KEARNEY — As a poet, Ángel Garcia looks at his own specific experiences for inspiration.
“What starts a poem for me is something I’ve seen or paid close attention to — or something that I’ve heard,” he said in an interview from Lincoln where the writer lives and works. “I look for a sense of wordplay or rhythm that interests me.”
Garcia also explores how the words feel in his mouth, on his tongue and with his lips.
“And then I get started,” he said. “In writing the poem or formulating it, all of that is manipulated or kept inside of the poem. Sometimes they are dropped, but typically, that’s something I strive for; musicality is really important to me along with strong imagery. That’s just basically my training, looking for strong details, something that people can relate to. The more specificity I can provide from my own experience, I think that has the potential for reaching the audience.”
Garcia will explore those techniques during a 7 p.m. reading Tuesday as part of the Front Porch Poetry Series presented by the Prairie Art Brothers at the G.W. Frank Museum of History and Culture. Admission to the event is free.
As a writer, Garcia feels a compulsion that transcends the mere act of describing an event or a feeling.
“The responsibility of a writer is to be accurate in telling their truth, whatever that truth is,” he said. “I don’t mean that with a capital ‘T.’ I mean in expressing our experience and our perspectives. Along with that, some other messages are conveyed along with culture and things that help shape one’s identity.”
Based in Lincoln, Garcia, 38, studies at the University of Nebraska-Lincoln as a Ph.D. student where he also teaches undergraduate classes. He was born in Texas but moved to California at an early age. The poet grew up in and around Los Angeles County. He moved to Nebraska to enroll in the postgraduate writing program at the university.
“The faculty is great here,” he said. “We have a lot of freedom to teach in the way we want that still engages students. In terms of my own work, I’ve been fairly productive here. There’s not a lot of distractions and that bodes well for my work.”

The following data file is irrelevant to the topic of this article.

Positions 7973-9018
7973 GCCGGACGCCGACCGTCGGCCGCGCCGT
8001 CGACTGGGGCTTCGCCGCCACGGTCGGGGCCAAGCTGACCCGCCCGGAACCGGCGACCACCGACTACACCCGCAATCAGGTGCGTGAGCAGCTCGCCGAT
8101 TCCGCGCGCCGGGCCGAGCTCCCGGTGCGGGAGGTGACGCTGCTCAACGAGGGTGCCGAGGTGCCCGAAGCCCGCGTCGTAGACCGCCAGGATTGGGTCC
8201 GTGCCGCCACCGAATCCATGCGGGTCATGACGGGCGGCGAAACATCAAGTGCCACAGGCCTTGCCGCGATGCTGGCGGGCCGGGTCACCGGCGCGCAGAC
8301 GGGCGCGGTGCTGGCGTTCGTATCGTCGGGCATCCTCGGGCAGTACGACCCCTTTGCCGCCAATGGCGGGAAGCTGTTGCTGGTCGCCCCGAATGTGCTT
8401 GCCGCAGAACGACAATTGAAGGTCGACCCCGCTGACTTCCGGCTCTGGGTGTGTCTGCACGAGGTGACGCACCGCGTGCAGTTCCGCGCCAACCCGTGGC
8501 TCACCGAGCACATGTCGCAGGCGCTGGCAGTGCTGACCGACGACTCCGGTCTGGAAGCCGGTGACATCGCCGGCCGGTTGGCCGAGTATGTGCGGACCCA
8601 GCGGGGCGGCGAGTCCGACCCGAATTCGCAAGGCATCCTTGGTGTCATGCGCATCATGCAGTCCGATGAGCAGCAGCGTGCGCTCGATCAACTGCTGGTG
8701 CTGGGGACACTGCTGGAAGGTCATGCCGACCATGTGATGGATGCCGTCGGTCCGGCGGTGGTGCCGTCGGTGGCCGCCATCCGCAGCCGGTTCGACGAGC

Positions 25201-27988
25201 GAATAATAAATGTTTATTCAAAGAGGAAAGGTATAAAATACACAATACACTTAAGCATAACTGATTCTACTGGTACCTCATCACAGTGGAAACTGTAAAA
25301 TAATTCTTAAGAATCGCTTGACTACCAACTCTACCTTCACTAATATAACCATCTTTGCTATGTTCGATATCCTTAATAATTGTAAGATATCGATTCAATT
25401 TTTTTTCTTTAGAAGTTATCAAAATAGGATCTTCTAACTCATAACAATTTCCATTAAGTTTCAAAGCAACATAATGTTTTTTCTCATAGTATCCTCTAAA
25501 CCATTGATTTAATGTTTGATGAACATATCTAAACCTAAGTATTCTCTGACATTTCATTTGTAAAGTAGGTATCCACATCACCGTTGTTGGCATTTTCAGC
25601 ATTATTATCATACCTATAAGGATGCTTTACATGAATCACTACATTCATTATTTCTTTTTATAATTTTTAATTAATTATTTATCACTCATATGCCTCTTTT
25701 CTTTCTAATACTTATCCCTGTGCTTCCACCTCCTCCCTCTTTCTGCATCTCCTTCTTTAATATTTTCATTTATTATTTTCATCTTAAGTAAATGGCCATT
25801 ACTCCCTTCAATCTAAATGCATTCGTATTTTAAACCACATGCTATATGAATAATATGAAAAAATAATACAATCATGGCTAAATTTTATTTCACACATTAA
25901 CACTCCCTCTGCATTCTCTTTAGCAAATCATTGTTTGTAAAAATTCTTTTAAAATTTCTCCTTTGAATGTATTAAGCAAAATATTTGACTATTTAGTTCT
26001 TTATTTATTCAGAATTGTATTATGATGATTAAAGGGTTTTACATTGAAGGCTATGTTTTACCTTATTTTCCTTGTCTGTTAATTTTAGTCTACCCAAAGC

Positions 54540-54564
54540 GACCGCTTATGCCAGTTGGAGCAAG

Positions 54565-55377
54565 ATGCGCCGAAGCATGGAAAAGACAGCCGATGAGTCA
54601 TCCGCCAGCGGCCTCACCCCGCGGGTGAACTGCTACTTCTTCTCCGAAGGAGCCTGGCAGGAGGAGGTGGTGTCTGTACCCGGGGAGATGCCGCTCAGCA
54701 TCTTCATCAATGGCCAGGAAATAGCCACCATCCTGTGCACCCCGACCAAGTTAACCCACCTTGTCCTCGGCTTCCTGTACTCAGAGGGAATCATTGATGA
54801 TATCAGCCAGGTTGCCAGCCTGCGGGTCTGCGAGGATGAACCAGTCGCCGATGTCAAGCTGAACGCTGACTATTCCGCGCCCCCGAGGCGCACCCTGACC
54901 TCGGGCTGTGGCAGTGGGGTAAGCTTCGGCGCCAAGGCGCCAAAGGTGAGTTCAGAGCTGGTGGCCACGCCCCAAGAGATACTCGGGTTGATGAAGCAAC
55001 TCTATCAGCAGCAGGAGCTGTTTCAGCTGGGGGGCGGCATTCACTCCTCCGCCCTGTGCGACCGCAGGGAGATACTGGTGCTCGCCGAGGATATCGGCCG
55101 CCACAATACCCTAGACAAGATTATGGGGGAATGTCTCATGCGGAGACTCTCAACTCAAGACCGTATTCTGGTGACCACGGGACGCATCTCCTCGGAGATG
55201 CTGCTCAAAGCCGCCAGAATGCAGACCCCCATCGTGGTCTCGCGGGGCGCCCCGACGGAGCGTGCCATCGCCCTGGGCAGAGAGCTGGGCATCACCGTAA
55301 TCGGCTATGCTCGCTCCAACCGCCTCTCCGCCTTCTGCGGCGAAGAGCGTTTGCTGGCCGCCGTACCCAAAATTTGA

In 2018 the University of Arkansas Press published Garcia’s collection of poems, “Teeth Never Sleep,” winning the 2018 CantoMundo Poetry Prize.
UNL faculty member Kwame Dawes said of the book, “‘Teeth Never Sleep’ is an auspicious and daring debut by a poet whose attention to the line and the possibilities of well-crafted metaphors is remarkably accomplished. These are poems that appreciate that risk in poetry demands vulnerability, and the quest for truth requires a willingness to excavate the complexities of human emotion and thought. Garcia’s poems about masculinity, displacement, language and desire are powerful and deeply affecting.”
As for success, the poet finds small situations that reveal the impact his words make.
“My greatest indicator is having people coming up after readings and saying, ‘This poem really meant something to me,’” he said. “Even better yet, young writers sometimes come up to me and say, ‘Oh, I enjoyed this poem so much and I read it to my mother and shared what this meant with me and we had a conversation about it.’ We invest so much in words and in that kind of messaging and that’s a level of success that can’t be gauged.”
As an artist, Garcia trusts those moments and experiences with his readers.
“The good fortune I have is that people communicate those with me,” he said. “That’s always been ideally what I wanted as a poet.”